Bash Script 10: Common Network Utilities

There are a lot of utilities available to a bash script. Most will be installed by default, which can make scripting a breeze. However, if it’s not installed it can mean some unexpected behavior. First and foremost, you’ll need to check to see if the program is installed.

Request the user install a program

When a program is not available/installed, you want to notify the user and exit. Here’s an example:

which avconv
if [ $? -ne 0 ]
then
  echo 'avconv not found'
  echo 'This script requires avconv.'
  echo 'Please install it and try again'
  exit 99
fi

Here, we’re searching for ‘avconv’. You can swap ‘avconv’ with any utility. Make sure you do this for the utilities discussed here, as some may not be present.

scp – Copy of ssh

This is one of the easiest commands, because it uses the same format as regular ‘cp’.

#Copy file_to_copy.txt to the server's /path/for/file/
scp file_to_copy.txt user@example.com:/path/for/file/

#Copy file_to_copy.txt to the server's /path/to/file/ and name it remote_file_name.txt
scp file_to_copy.txt user@example.com:/path/for/file/remote_file_name.txt

#Copy file_to_copy.txt to the server's /path/to/file/, using port 22222 for the ssh connection
scp -P 22222 file_to_copy.txt user@example.com:/path/for/file/

As you can see, it’s pretty straightforward. The one trick here is specifying the port, which always comes right after ‘scp’ on the command line.

ssh

You might not think ssh is useful in a script, but it does allow you to run a command remotely.

#Run ls on the remote server
ssh user@example.com ls

#Run cp on the remote server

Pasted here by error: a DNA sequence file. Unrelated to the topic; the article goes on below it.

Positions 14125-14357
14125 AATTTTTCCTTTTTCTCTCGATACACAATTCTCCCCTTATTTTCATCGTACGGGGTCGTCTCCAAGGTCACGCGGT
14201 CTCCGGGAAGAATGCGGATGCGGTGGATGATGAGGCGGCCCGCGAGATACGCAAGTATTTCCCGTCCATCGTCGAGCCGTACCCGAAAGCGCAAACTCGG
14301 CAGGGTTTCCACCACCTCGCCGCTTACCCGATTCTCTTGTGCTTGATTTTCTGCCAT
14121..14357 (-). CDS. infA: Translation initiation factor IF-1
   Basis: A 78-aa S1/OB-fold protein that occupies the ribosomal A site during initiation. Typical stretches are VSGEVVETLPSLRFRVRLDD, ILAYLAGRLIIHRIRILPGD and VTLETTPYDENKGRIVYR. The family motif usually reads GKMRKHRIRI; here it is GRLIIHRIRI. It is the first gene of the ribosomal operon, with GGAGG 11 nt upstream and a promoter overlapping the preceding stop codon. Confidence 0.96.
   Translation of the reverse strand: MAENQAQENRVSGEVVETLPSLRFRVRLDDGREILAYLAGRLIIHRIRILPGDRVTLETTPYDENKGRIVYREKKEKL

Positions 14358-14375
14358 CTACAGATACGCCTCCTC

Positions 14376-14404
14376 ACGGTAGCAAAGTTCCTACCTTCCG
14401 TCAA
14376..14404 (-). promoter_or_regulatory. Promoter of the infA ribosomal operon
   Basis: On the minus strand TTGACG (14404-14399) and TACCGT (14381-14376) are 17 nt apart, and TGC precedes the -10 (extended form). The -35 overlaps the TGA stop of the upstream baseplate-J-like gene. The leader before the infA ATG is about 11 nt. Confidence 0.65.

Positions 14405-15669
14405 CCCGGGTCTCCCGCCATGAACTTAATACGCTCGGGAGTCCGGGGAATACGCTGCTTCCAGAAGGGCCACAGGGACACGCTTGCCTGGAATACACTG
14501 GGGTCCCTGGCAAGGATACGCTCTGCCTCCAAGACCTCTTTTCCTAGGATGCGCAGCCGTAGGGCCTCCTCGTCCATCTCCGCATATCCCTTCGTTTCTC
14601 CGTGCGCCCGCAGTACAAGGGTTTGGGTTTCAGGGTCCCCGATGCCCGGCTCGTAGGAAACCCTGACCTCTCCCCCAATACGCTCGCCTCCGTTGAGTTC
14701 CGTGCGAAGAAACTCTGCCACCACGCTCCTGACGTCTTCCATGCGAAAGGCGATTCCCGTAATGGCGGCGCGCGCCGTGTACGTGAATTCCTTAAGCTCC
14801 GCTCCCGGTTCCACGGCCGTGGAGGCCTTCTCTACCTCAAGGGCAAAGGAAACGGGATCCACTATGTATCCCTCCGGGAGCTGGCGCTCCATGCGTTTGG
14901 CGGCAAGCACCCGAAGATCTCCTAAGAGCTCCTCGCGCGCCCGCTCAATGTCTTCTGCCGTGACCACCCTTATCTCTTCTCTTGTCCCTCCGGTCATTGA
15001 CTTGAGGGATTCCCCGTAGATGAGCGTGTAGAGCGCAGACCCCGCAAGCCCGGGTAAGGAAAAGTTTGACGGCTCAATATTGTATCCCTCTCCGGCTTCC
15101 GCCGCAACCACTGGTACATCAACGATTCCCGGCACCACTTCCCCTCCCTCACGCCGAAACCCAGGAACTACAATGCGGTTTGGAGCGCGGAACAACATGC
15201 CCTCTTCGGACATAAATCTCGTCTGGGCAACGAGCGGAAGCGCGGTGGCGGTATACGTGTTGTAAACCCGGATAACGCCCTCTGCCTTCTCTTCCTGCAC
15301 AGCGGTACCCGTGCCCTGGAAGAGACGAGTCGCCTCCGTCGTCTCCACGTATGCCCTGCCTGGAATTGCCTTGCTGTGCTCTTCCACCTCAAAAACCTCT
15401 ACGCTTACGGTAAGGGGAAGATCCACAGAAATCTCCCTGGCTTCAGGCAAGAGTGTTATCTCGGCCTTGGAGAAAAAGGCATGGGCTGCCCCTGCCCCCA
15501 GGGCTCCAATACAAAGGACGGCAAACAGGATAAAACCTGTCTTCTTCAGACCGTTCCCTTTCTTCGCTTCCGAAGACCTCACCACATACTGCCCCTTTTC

ssh user@example.com "cp file1.txt file2.txt"

Basically, any command you want to run on the server is run and ssh exits immediately.

nslookup

nslookup checks DNS for a hostname. This is great if you want to know if a domain name exists or not, just look at the error code returned ($?).

nslookup example.com
if [ $? -ne 0 ]
then
  echo 'Domain name not found, exiting'
  exit $?
fi

ping

Pinging a server can check to see if it’s up. Some servers don’t respond to pings, so it’s not 100%. If you control the server and have ping open on purpose, this works great!

ping example.com
if [ $? -ne 0 ]
then
  echo 'Server ping returned an error, exiting'
  exit $?
fi

curl and wget

curl and wget are very similar, so I’m going to cover them together. Basically they grab a webpage from a server. The main difference is where the page is placed by default. wget will save the page in a file and curl will output the page to stdout.

#Grab the html into a variable
HTML_CONTENTS=`curl http://example.com`

#Save the html to a file
wget http://example.com

My suggestion is to stick to curl if you want the contents in your script, because wget may append to the filename if there is a conflict.

rsync

Last, but not least, is rsync. This will sync the contents of a folder to another folder, possibly on a different computer. If files are the same, no transfer will take place, saving you on bandwidth. Here are some examples:

# Copy everything under a folder locally
rsync -av /folder/copying/from/ /folder/copying/to/

# Copy everything under a folder to a server
rsync -av /folder/copying/from/ user@example.com:/folder/copying/to/

# Copy to a server using 22222 as the ssh port
rsync -av -e "ssh -p 22222" /folder/copying/from/ user@example.com:/folder/copying/to/

Do Your Homework

These tools provide a massive amount of options you can pass in on the command line. Check out the man pages for each for more information.